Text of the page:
Another beautifully designed but somewhat inconveniently located stadium in Kyushu (much like Oita Bank Dome across the island), Kumamoto Egao Kenji Stadium (32,000 seats) was presumably selected as it’s sometimes used for Japan’s Top League rugby competition.
It’s accessed via Kumamoto Station, which is 30 or 40 minutes south of Fukuoka by shinkansen. It’s then a 50-minute bus ride from Kumamoto Station to the stadium, see here for shuttle bus information.
Alternatively, if you want to get as close as possible by train and then walk or take a taxi, the nearest station is Hikari-no-mori on the Hohi Main Line (20 minutes from Kumamoto Station). From there it’s a 45-minute walk along fairly busy roads running through rural Kyushu; there’s a taxi company 500m east of the station on the south side of the main road, from where it’s about 10 minutes by cab (though be aware that the taxi can only take you as far as one of the park & rides, where you have to switch to a shuttle bus to access the stadium).
This building on the right is a taxi office:
To walk it, turn right where that coffee truck’s turning out of. Pull the route up on Google Maps, and it looks like this:
6 October France vs Tonga
13 October Wales vs Uruguay
Hotels near Kumamoto Stadium
I usually find Agoda to be best for booking Japanese accommodation online, here are some Agoda search links for Kumamoto:
Search here for hotels in Kumamoto
If you’re going to visit Aso and plan to stay there search here
Airbnb is also a great option in Japan, in fact in Japan it seems to work particularly well – most hosts arrange self-checkin & checkout systems, allowing you to arrive & leave flexibly without needing to meet someone for the keys (the key’s often left in a lockbox for you). The wifi is always super-fast, and I’ve never had an Airbnb nightmare in Japan (have had a few elsewhere). There was a crackdown in summer 2018 with the introduction of new regulations requiring Airbnb hosts to have a specific licence (with some regional variations in the details) which led to a collapse in the number of listings available and accordingly a jump in prices, with a lot of travellers reporting that their reservations were suddenly cancelled as a result. It was all a bit of a mess at first, but the situation has calmed down now and you can be confident that any listings remaining on there at this point are legit. Prices have gone up but then so have minimum standards, and Airbnb is still my usual go to for accommodation in Japan.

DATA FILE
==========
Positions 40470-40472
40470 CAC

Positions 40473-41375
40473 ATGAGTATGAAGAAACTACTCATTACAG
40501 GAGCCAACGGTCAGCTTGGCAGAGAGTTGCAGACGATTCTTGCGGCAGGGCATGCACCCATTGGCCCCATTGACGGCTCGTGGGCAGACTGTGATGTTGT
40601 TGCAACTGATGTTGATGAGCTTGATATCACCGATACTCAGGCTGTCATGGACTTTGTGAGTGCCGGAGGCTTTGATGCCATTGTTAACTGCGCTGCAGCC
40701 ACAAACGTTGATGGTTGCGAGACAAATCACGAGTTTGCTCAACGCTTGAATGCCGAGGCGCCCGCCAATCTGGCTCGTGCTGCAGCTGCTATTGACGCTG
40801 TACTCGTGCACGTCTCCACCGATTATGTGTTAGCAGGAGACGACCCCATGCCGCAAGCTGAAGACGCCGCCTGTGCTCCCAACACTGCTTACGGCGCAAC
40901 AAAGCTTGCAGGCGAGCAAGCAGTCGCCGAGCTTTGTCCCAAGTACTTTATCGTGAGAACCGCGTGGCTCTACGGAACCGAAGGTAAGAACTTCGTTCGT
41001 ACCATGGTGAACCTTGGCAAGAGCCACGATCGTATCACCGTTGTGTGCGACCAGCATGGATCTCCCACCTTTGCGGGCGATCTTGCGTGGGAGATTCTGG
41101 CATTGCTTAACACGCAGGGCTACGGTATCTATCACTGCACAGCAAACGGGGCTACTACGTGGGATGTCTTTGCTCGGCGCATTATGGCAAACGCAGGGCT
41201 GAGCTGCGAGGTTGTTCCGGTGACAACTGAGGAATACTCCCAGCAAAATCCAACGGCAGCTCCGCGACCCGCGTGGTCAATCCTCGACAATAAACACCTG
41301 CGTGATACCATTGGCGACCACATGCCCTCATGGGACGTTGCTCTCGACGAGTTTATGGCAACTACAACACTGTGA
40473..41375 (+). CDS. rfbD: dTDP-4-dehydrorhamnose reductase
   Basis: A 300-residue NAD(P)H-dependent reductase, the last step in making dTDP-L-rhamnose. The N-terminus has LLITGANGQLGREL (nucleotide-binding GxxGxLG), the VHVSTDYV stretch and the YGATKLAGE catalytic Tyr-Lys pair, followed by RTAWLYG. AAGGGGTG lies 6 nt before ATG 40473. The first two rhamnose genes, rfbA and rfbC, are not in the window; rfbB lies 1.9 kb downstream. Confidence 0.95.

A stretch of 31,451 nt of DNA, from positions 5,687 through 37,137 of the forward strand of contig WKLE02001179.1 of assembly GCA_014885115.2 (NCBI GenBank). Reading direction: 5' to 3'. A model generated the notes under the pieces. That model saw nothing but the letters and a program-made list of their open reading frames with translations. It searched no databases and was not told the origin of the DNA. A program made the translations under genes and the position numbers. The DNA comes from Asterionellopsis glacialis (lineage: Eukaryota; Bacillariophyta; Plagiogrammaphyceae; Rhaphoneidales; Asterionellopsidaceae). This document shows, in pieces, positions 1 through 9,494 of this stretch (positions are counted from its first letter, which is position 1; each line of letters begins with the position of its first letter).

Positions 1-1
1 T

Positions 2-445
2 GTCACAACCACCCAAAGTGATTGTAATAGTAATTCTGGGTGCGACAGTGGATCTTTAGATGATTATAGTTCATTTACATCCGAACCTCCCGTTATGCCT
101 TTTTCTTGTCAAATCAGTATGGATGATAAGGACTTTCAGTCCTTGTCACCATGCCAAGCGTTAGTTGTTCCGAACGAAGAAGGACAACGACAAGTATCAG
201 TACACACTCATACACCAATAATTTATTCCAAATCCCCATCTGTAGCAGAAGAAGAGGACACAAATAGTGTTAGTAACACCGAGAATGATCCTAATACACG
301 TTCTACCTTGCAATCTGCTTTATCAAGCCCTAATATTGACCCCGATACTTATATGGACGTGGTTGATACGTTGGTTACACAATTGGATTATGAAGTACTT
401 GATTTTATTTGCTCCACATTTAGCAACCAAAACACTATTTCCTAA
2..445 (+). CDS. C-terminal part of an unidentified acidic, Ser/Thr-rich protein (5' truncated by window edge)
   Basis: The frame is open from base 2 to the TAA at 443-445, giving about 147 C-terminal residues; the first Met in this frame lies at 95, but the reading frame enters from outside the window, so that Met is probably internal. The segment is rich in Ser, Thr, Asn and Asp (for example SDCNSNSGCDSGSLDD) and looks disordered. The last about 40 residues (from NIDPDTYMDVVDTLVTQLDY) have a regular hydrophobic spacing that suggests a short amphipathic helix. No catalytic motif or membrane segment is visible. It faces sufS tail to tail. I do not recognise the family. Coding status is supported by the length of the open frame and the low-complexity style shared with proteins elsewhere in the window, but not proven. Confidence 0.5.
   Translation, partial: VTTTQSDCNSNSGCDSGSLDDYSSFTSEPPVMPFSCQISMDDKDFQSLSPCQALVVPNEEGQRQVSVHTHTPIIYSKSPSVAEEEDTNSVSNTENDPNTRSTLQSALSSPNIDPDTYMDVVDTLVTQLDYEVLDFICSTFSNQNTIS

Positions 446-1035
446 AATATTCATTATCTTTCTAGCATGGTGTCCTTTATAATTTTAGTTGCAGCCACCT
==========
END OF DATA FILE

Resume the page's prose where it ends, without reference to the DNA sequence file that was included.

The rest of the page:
New users can get a $35 discount from their first Airbnb rental through Rugby Guide Japan, simply click here and sign up.
Transportation in Kumamoto
Kumamoto has two tram lines which run through the main downtown area and connect to the main train stations. You can use IC cards on the trams, and also on the city’s buses if you ride them.
Things to Do in Kumamoto
Kumamoto Castle is one of the largest in Japan. While the existing structure is a modern reconstruction of the original, it’s known for being arguably the best modern castle reconstruction there is (in fact only a dozen original castles remain); unfortunately the castle was badly damaged in the 2016 Kumamoto earthquake and is undergoing repairs which will take several years. This means you can’t visit it as usual, but during the week that the two matches take place in Kumamoto you’ll be able to see the castle from a viewing platform.
The White Egret Castle in Himeji (near Osaka) is probably the easiest original castle to visit while you’re in Japan for the rugby, see here.
Mt Aso, or Aso-san, is a beautiful volcanic caldera in the middle of Kyushu, lying halfway between Kumamoto & Oita and easily reached from both. It takes around 2 hours to reach Aso Station from either direction, so while it is doable as a long day trip it’s better to stay a night or two if you can (search Aso hotels here). The caldera itself is huge, some 25km across, with a series of volcanic cones at its centre. They’re very much active, but conditions permitting you can go right to the Nakadake crater rim by ropeway or on foot (a 30-minute hike or quick ropeway ride from the bus stop, which is a 30-minute bus ride from Aso Station). It’s one of the easiest active volcanic craters you can visit anywhere on Earth, and you’re treated to views (and smells) of the crater lake and the clouds of poisonous gas it emits. Note that if the gas emissions (or other volcanic activity) are too high, access to the crater is closed off so check before heading all the way there.
It’s a 2-hour bus ride to Aso from Kumamoto Station, see here & here. The train line was damaged in the 2016 Kumamoto earthquake and is unlikely to be running again by the time of the World Cup. From the other direction it’s a 3.5-hour bus ride from Beppu (see here), or you can take the train from Beppu or Oita. It takes about 2h15 from Oita by local train (2130 yen), while the limited express Aso Boy is 20 minutes faster for 3580 yen; obviously if you have the JR Pass just take the limited express.
Any questions about watching the rugby in Kumamoto? Give me a shout below and I’ll get back to you.
Useful Links for the Rugby in Kumamoto
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How to get online in Japan
Check out the Japan pages on my travel blog